13. 13. 13 BTS Coverage vs Distributed Antenna Systems DAS approach •DAS attributes: •Centralization of complex equipment and simple remote antennas •Handover and load distribution/re-configurability •Power consumption BTS BTS BTS: base transceiver station
    14. 14. TU Dresden Communications Laboratory C.G. Schaeffer DTU Feb. 2009 Why Fibre Optics in Radio Systems ? numerous lowcost base stations without RF oscillators & modulators with superior RF properties higher RF carriers: - reduced cell-size - more subscribers per area - frequency-reuse - reduced RF power (EMI) low fibre attenuation for feeding the base stations remote optical generation of RF carriers broadband data signals
    15. 15. 15 Radio over fibre: basics Baseband Intermedeiate frequency (IF) up-conversion Frequency up- conversion GHz E/O conversion Light source Optical spectrum THz Optical spectrum fo fo fr fr RF spectrum Intensity modulaiton THz Optical fiber link Radio transmitter Radio-over-fibre
    16. 16. TU Dresden Communications Laboratory C.G. Schaeffer DTU Feb. 2009 Intensity Modulation & Direct Detection Optical Receiver Optical to RF Optical Fibre RF Output RF Input Optical Transmitter RF to Optical Optical Power Spectrum Optical Frequency RF-Components contributing to fRF fRF f0 Phase sensitive summation of all optically generated RF-Components at fRF
    17. 17. 17 Signal impairments E/O conversion E/O conversion Radio end Fiber dispersion Non-linearities Phase noise RF-powe fading Crosstalk Conversion efficiency Link gain Non-linearities Intermodualtion products
    18. 18. 18 Dispersion induced RF-power fading
    19. 19. TU Dresden Communications Laboratory C.G. Schaeffer DTU Feb. 2009 Intensity Modulation & Fibre Dispersion Fibre length L (km) Periodical RF power transfer: Fibre Dispersion: Wavelength: Velocity of Light: D ps km nm 17 1540nm c m s 3 108 222 cos f c DL 0 2 4 6 8 60 GHz 40 GHz 1 0.5 Opt. power Fundamental 3-dB frequency: DL c f dB 2 1 3
    20. 20. 20 Radio-over-fiber Base Station Dalma Novak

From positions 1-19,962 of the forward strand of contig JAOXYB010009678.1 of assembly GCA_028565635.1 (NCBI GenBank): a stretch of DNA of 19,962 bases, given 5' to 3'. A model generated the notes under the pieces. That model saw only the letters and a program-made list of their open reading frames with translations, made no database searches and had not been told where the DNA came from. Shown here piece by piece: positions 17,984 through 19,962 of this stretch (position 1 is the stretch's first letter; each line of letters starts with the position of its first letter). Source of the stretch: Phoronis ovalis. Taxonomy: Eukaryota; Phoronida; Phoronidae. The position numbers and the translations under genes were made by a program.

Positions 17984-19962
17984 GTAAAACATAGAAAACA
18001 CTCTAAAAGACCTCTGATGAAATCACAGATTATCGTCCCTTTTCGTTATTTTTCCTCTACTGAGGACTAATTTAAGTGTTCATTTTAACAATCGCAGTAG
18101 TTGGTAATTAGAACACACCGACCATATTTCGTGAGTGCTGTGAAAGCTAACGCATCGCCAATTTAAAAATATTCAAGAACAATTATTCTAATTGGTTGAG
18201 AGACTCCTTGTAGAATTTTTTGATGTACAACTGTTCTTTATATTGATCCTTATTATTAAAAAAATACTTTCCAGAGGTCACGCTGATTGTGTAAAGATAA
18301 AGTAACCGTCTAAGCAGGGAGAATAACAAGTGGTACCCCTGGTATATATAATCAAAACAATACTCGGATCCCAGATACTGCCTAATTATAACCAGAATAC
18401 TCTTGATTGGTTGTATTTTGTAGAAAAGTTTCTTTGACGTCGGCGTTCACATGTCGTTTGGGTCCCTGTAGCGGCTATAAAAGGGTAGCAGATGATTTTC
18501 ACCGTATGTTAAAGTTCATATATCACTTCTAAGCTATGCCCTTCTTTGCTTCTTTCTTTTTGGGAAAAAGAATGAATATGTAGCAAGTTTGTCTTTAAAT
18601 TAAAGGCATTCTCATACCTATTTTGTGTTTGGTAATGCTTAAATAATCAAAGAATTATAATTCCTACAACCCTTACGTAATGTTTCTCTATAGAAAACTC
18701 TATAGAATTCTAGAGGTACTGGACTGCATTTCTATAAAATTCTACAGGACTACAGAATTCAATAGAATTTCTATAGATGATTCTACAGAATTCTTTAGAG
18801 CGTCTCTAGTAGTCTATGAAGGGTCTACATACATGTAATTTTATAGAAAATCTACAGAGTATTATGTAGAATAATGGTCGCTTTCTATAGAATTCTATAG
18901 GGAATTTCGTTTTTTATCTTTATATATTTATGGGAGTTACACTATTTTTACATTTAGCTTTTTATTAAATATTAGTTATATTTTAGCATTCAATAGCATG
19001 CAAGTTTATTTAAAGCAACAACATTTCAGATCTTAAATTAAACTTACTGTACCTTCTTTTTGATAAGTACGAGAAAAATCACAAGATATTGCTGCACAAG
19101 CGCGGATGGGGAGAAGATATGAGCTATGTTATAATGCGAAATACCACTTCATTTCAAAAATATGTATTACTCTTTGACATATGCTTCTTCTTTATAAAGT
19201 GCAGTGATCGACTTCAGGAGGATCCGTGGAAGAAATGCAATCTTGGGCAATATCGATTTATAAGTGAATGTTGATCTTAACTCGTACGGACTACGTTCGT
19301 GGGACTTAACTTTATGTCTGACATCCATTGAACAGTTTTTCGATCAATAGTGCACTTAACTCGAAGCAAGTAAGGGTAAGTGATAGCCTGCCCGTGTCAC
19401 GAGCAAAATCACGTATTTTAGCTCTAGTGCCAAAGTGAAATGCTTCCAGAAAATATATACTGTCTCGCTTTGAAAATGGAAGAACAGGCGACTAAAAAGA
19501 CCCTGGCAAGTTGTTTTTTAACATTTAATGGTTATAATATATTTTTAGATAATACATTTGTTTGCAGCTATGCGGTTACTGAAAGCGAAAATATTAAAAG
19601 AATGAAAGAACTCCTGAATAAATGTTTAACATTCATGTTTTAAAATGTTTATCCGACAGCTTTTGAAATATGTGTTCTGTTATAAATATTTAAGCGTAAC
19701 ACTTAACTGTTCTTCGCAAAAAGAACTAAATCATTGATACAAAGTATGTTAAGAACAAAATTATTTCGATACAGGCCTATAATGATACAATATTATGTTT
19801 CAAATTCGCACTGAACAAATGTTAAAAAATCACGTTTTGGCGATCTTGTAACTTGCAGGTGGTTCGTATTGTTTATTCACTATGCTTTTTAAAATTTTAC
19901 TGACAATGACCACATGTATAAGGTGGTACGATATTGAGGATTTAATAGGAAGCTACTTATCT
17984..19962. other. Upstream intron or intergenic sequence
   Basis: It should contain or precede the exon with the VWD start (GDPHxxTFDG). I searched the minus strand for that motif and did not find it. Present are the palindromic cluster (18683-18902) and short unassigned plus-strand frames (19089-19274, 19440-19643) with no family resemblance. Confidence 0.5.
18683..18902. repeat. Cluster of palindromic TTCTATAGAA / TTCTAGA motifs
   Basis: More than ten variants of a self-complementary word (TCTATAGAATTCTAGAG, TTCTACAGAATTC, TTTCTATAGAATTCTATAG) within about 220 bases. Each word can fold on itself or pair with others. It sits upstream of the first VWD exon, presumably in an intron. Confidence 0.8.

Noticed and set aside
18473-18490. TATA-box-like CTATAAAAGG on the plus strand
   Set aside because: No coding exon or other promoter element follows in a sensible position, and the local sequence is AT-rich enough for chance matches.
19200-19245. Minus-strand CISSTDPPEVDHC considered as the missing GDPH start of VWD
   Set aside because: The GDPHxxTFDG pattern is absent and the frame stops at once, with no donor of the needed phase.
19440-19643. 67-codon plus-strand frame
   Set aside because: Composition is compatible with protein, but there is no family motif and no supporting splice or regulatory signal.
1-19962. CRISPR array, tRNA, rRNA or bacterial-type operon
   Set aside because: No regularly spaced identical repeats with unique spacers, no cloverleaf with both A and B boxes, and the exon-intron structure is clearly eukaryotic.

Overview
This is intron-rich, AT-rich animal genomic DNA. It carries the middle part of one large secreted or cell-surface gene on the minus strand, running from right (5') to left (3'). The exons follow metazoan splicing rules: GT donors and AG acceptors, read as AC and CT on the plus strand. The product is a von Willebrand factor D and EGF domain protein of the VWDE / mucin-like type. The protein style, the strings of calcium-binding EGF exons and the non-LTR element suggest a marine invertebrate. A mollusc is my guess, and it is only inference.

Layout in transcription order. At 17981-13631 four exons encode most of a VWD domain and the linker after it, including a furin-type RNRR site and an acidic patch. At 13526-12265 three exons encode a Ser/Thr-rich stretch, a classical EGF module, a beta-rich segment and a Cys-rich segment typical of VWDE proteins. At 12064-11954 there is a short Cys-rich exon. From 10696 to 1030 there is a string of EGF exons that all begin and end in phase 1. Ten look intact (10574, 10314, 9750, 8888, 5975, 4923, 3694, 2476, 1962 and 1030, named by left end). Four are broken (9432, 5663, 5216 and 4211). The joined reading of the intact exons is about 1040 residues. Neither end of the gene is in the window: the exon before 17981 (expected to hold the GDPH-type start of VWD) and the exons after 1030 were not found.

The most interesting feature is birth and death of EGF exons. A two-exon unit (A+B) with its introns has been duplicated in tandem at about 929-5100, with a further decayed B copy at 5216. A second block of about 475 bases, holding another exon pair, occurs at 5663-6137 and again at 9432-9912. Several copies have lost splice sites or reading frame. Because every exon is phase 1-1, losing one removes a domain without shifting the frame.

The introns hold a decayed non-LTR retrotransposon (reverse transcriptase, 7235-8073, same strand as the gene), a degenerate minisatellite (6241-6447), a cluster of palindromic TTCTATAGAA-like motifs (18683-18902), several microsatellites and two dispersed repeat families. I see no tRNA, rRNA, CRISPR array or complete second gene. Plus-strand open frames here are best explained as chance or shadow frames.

21. 21. TU Dresden Communications Laboratory C.G. Schaeffer DTU Feb. 2009 Intensity Modulator for Sideband Modulation Principle: Mach-Zehnder Interferometer Bias points A B C Electrical voltage V (a.u.) Optical output power 0 0. 5 1 V0 A B C DC bias fMod-input Optical input Optical output Optical Spectrum f0 f1f-1 fRF = fMod Optical Spectrum f0 f1f-1 fRF = 2 fMod Optical Spectrum fop t f0 f1f-1 fRF = 4 fMod f-2 f2
    22. 22. 22 Optical Single Sideband + carrier Dalma Novak
    23. 23. 23 IF transport over fiber
    24. 24. 24 IF and remote LO transport over fiber
    25. 25. 25 Base-band-ovr fiber wireless transport
    26. 26. 26 A comparison of schemes
    27. 27. 27 Hybrid wireless-fibre systems To metropolitan network Central office Antenna base station: : Optical fibre Goal: Unified optical wireline and wireless signal transport systems Coherent detection and DSP All-optical envelope detection Approaches under study Recovery & protection Broadband wireless bridge Optical fiber link Optical fiber link
    28. 28. 28 All-optical envelope detection for wireless signals Modulation (envelope) DC Bias EAM Radio-frequency carrier Outputopticalpower - Vbias Half-wave rectified signal Lightwave carrier Base station Envelope detector Baseband data out •No High frequency mixers and oscillators •No frequency and bandwidth fixed operation For high carrier frequencies and large bandwidth reduced complexity is desirable Envelope detection with straightforward connectivity to fiber links is an interesting approach
    29. 29. 29 All-optical envelope detection Example: upstream channel EPON Desirable to use same technology for both wireline and wireless Key enabling techniques based on all-optical wireless-to-optical conversion
    30. 30. 30 Challenges/potential Why optical phase-modulation? 0 0.5 1 Transmission MZ phase (rad) 100% 0 2 4 6 0 0.5 1 1.5 2 Outputphase(rad) Drive signal (V) 600% (equivalent) Linearity: • Optical intensity modulators nonlinear  Mach-Zehnder – sinusoidal  EAM – exponential • Optical phase linear  If dominated by linear electro-optic effect Phase-modulation has no fundamental limit on the dynamic range. Large dynamic range enabling wide range of power levels